Photo by: Tim Hayes


Photo by: Jamie Costello

Leed Certification
Materials and Resources

Habitech09

Client:

North Central Louisiana Habitat for Humanity

Location:

Ruston, LA

LEED Consultant:

Chip Henderson

Project Goal:

The mission statement was defined at the beginning of the design process and drove the project from start to finish: Habitech09 will create a home that symbolizes hope, dignity, and character for a family and the surrounding community. As young professionals we will continue to advance our knowledge by crafting a home that demonstrates how architecture can improve a family’s life as well as that of a community. We will build trust by creating relationships through community awareness and involvement in this home. As architecture students, we would like to challenge existing notions of housing to produce a thoughtful and responsive home for the family and the community. As stated, their mission does not directly state their intentions of green building; instead they place emphasis on improving a family’s life and the challenge placed on existing notions of housing. A green home will inherently improve the family’s life through the money saved on utility bills and maintenance of the home. A green home will also challenge existing notions of housing by allowing them to design sustainably. Passive design, such as building orientation, window alignment for natural ventilation and window placement, played an important role in the early stages of the project through fruition.

Solution:

The design of the home is based on the mission statement, site, and client needs. Therefore, the concept drew on the proportional length of the site and paralleled the path through which the community is welcomed. On the public side of the house, the front and back walls act as diaphanous, translucent layers to prevent the blocking of the public progression. The roof plane folds to become a funneling object reinforcing the connection to the community. Design considerations regarding LEED certification played an important role as well. The students held a series of design charrettes with a variety of professors with specialties including interior design, architecture, landscape architecture, and LEED accreditation. They also designed the home for passive solar design including building orientation and natural ventilation.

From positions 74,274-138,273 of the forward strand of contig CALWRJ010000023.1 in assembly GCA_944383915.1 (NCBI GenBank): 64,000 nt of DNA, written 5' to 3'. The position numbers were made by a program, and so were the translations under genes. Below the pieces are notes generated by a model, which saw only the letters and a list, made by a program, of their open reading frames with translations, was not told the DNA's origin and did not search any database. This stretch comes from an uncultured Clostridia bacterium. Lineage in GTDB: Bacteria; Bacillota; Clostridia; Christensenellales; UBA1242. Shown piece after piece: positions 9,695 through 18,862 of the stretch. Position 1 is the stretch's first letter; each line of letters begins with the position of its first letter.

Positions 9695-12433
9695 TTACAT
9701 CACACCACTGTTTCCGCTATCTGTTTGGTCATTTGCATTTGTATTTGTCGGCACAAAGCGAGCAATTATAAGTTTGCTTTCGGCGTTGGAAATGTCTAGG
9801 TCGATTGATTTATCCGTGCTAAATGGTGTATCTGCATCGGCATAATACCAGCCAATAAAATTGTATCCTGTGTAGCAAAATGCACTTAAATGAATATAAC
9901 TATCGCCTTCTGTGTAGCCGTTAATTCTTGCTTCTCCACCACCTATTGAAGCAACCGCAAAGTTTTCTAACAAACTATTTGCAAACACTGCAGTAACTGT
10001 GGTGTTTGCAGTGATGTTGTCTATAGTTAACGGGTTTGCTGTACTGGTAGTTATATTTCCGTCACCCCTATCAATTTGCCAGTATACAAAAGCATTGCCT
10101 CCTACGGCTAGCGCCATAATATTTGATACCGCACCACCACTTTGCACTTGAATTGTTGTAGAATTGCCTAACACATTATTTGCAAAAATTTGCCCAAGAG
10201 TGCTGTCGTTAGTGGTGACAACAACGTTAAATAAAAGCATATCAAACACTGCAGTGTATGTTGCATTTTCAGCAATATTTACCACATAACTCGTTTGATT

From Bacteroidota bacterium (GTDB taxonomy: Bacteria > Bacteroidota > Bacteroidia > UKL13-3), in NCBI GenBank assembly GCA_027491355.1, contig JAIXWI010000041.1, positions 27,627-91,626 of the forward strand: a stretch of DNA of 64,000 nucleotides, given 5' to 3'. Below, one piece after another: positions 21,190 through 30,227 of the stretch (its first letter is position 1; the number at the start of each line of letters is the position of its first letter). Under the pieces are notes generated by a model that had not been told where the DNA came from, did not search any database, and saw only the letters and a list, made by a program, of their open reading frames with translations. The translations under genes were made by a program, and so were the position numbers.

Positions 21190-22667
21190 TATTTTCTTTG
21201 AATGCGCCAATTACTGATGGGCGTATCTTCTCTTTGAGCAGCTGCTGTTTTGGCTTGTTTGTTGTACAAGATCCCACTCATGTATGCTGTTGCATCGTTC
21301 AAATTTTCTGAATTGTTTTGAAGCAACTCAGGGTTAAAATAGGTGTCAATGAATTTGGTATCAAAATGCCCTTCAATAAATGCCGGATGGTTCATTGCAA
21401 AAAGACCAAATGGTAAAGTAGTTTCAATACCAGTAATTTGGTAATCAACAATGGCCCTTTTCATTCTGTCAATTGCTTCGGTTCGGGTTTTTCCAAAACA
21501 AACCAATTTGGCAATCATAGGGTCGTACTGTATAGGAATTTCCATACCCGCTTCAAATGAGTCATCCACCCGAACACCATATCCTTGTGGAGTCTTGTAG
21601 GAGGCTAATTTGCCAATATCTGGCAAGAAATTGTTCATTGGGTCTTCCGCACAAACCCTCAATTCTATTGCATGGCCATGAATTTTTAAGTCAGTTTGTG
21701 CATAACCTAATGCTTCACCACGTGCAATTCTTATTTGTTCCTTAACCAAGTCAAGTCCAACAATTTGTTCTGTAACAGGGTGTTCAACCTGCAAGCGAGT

Drawings were continuously worked on throughout the design and build phase. Sets of drawings developed include: construction documents for a building permit and an as built consolidated set for documentation purposes. LEED credits implemented in their drawings include: implementation of LEED credits determined during the design phase; framing plans; details that showed proper construction methods regarding durability measures, such as window installation, metal drip edge at all exposed roof decking, and proper sealing of all possible air infiltration locations; and call outs of environmentally preferable materials.

During the build phase, Habitech09 participated in everything from digging the foundation to touch-ups. In order to achieve LEED certification they had to ensure prerequisites and credits were met during construction. A few credits achieved that were implemented during construction include:
• Sustainable Sites – Silt fencing to protect against soil erosion during construction.
• Water Efficiency – High efficient lavatory faucets that met EPA Water Sense specifications during plumbing trim out.
• Energy and Atmosphere – Achievement of a 67 score on the HERS Index entitled the project to 15 credits.
• Materials and Resources – Optimum Value Engineering (OVE) framing or placing studs every 24” on center earned the project 4 credits.
• Indoor Environmental Quality – Installation of ducted kitchen and bathroom vents will help expel moisture and unwanted smell from the home.

http://habitech09.latech.edu/
http://www.dwell.com/articles/la-tech-habitat-home.html
http://www.archiprix.org/browser/?p=projects

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